Some of my very favourite reads are ones that intricately incorporate rich myth, folklore and fairytale, and Helen Oyeyemi’s novels are nothing if not characterised by her abundant use of all of the above, exploring territories and cultures that such historically mythical possibilities for narratives have become deeply embedded. From the central ghost story of her amazing White is for Witching and the powerful retelling of the myth of the nefarious Bluebeard in Mr. Fox Oyeyemi consistently demonstrates that which I most love about an author – both a roving fascination with the world’s stories and the varied cultures that birthed them, and a strong tendency to fascinate over a niche of suggestive themes that are distinctly connected throughout their body of work. In Oyeyemi’s case, that niche opens itself as a study on identity and identity’s literal and metaphorical manifestations – the constant presence of mirrors, doubles, triangles, juxtapositions and disappearances – that all feed into Oyeyemi’s exploration of the notion of what happens when we have to live without any sense or confidence of self in a world that isn’t kind.
Boy, Snow, Bird, published 2015, is Oyeyemi’s fifth novel and is no different to its predecessors. On the very first page, we are introduced to the sad situation of Boy, a motherless adolescent trapped in that awkward phase between girhood and womanhood, desperately fleeing her abusive father. Boy, with nothing but a shabby rucksack of clothes and an American flag, jumps on the first bus out of New York, not caring where it takes her as long as it’s away from home. She ends up in the little, unassuming town of Flax Hill.
Here, Boy immediately transforms from the high-fairytale trope of the ill-treated waif daughter and into another, in many ways more surprising, cliché—the drifter of 1950s America, identified by her reliance on temporary jobs and hostels. It is at this moment that we recall Boy informing us of her looks; that strange white-blond hair juxtaposed with her humourless black eyes. This, strange description, reminds me, somewhat uneasily, of her surname – Novak. With all these big hints, I surely can’t be the only one suddenly thinking of Hitchcock’s Vertigo, one of cinema’s most horrifying exploration of disguise and duplicity. In many ways, like Hitchcock himself, Oyeyemi is fascinated not merely by what happens when you attempt to pretend you are who you’re not, but in the fragile lines that fall between who we are and who everyone else is. We are not, after all, all that different.
In Flax Hill, Boy meets and marries Arturo Whitman, hoping to be a good mother to his daughter Snow. This fails, however, when she discovers she is pregnant and gives birth to her own little girl, Bird, who’s arrival causes the narrative to change unexpectedly. Suddenly we’re screaming questions of 50s America’s views on race and class as we learn that the Whitmans are actually a light-skinned black family living unchallenged among whites and, more shockingly, we also learn that the Whitmans have a history of banishing their blacker members to try and keep up appearances, quite literally. The ramifications of this revelation leave Boy – once a beaten and neglected Cinderella – transforming into something darker and more villainous – the evil step-mother of her own piece, who effects a new banishment, sending Snow away to join the blacker Whitmans.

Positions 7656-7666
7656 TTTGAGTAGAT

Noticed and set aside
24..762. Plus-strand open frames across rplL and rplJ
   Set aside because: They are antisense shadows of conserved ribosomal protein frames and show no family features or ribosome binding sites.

As Boy changes, so does the focus of the narrative, verging away from the fairytale and into something more real and political. When Arturo’s mother, Olivia, explains the gap in worlds of black and whites she describes it in terms of its inherent otherness: “All the high-class places we were allowed to go to, they were imitations of the places we were kept out of … at the candlelit table you’d try and imagine what dinnertime remarks the real people were making … yes, the real people at the restaurant two blocks away, the white folks we were shadows of, and you’d try to talk about whatever you imagined they were talking about, and your food turned to sawdust in your mouth. What was it like in those other establishments? What was it that was so sacred about them, what was it that our being there would destroy? I had to know. I broke the law because I had to know.”
Throughout all of this, Bird and Snow are maturing and becoming more curious of the other’s existence and more determined to break the literal and metaphorical distance that separates them. The power of their innocent, sisterly bond is evident from the passionate letters sent between them, and this narrative completely denounces the more expected tropes of vanished mothers, evil step-mothers and abandoned daughters. Doing what she does best here, Oyeyemi suggests the possibility of a kind of personal and social redemption through the assumption of one’s identity, in that they cohere and are completely malleable when we learn to live with the life that we have fashioned for ourselves. This final understanding breaths life into a beautiful, painful and magical novel that ends on a welcome offering of optimism and safety.
I highly recommend it.
Helen Oyeyemi is a London-based Nigerian-born young author who has been lauded as a Granta best of young British novelist.